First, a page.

———-

Boxed Event

The night was filled with laughter as the Cardboard Con members exchanged stories and conversed with good drinks. As the event moved from one location to the next, everyone stopped to take pictures with curious bystanders in the hotel lobbies.

The event started with a parade, at 8 p.m., followed by drinks at the Pulse Bar in the Marriott Marquis. The rest of the night was finished in Trader Vic’s located in the basement of the Hyatt.

The Box Con ended with panel discussions covering topics like Dirty Dumpster Tricks and Cleanly Cut Cardboard, which focused on the positive uses of cardboard. The crowd gathered for numerous photos and a costume contest.

Nominees included Deer and their Hunter, who won the creative use of cardboard and Angler, a giant cardboard Anglerfish, who won the 2016 Cardboard Con Costume Contest.

Wonder Twins,
Wonder Twins

———-

Cardboard Heroes

The next level of costumes can take a traditional box and transformed it into a superhero. Stephen Larkworthy, is the designer and creator of Box Heros. His Avenger team of coworkers and friends attend various events such as parades and children’s hospitals.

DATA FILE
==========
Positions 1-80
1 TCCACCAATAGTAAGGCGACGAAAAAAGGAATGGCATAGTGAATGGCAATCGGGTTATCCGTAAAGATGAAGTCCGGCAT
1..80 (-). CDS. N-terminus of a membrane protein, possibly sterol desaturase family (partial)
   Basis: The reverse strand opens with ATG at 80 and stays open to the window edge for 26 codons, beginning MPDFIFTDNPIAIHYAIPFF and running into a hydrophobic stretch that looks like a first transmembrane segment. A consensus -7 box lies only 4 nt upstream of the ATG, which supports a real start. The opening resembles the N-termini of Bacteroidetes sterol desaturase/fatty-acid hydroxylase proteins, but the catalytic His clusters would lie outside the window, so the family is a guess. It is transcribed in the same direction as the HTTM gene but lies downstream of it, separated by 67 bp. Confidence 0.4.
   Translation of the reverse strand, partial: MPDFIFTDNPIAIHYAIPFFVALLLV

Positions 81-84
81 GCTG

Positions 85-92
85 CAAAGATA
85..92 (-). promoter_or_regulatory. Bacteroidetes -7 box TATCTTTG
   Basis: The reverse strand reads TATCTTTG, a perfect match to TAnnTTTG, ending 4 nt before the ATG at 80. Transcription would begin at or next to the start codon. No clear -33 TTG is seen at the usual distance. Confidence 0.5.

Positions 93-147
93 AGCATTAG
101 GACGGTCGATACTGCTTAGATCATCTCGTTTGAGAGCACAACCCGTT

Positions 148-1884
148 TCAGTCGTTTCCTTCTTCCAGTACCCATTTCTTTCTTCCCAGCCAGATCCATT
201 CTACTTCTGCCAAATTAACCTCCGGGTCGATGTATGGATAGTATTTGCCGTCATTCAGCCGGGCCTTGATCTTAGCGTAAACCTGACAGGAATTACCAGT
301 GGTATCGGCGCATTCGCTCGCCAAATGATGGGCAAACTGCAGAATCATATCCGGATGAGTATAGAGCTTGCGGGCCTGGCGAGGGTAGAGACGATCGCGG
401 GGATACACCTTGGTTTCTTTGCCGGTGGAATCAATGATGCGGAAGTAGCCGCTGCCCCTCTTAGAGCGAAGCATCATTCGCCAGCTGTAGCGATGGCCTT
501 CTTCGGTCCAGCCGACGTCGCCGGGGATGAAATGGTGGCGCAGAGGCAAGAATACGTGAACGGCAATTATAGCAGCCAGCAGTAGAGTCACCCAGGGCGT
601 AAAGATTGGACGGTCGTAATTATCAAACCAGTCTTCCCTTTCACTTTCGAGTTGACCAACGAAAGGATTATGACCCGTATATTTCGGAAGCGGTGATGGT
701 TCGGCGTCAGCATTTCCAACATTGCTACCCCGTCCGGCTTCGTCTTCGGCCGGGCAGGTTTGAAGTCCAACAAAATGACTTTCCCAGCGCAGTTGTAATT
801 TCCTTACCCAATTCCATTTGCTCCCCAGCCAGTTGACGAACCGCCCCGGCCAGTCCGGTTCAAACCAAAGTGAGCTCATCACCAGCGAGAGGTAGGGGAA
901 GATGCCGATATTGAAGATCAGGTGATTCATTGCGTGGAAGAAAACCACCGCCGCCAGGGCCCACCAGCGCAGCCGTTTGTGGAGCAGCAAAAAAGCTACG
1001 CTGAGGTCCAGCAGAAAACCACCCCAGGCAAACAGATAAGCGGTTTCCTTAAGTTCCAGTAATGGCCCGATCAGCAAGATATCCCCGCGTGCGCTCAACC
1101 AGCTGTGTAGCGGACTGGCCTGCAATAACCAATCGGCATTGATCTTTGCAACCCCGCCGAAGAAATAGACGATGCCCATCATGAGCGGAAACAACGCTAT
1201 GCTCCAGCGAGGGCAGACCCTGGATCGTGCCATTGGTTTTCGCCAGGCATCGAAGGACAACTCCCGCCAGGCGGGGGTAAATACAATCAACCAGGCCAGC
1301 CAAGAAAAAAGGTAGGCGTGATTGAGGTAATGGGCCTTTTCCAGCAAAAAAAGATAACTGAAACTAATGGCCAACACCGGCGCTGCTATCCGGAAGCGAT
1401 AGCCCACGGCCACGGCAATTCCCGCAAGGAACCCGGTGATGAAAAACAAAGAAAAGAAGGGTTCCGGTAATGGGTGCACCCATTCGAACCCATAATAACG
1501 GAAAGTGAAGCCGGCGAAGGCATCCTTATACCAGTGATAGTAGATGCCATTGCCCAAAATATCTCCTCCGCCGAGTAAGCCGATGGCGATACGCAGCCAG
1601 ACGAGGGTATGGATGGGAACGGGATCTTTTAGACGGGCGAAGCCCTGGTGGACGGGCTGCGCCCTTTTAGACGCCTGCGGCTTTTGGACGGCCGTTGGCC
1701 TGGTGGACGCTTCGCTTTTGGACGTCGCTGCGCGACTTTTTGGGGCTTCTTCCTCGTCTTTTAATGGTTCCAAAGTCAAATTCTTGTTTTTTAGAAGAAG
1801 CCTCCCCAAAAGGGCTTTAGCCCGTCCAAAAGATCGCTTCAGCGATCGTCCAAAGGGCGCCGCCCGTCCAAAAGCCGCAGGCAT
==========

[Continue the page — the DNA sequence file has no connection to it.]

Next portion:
When he’s not working, Larkworthy is creating suits made entirely of cardboard boxes, using a software called AutoCad. After a suit is made, the hard work goes to the recipients who then paint the suit, which can take anywhere from a week to a month.

Larkworthy attends Cardboard Con to share his passion with people who enjoy being engulfed in the world of cardboard.

“If there’s cardboard in the name the box heroes have to come, it’s something we are bound to do,” Larkworthy said. “It’s a normal night, [with] a bunch of people like at other conventions, [which] [makes] it special, and so much fun to be a part of.”

For more information about Box Heros visit the company’s website.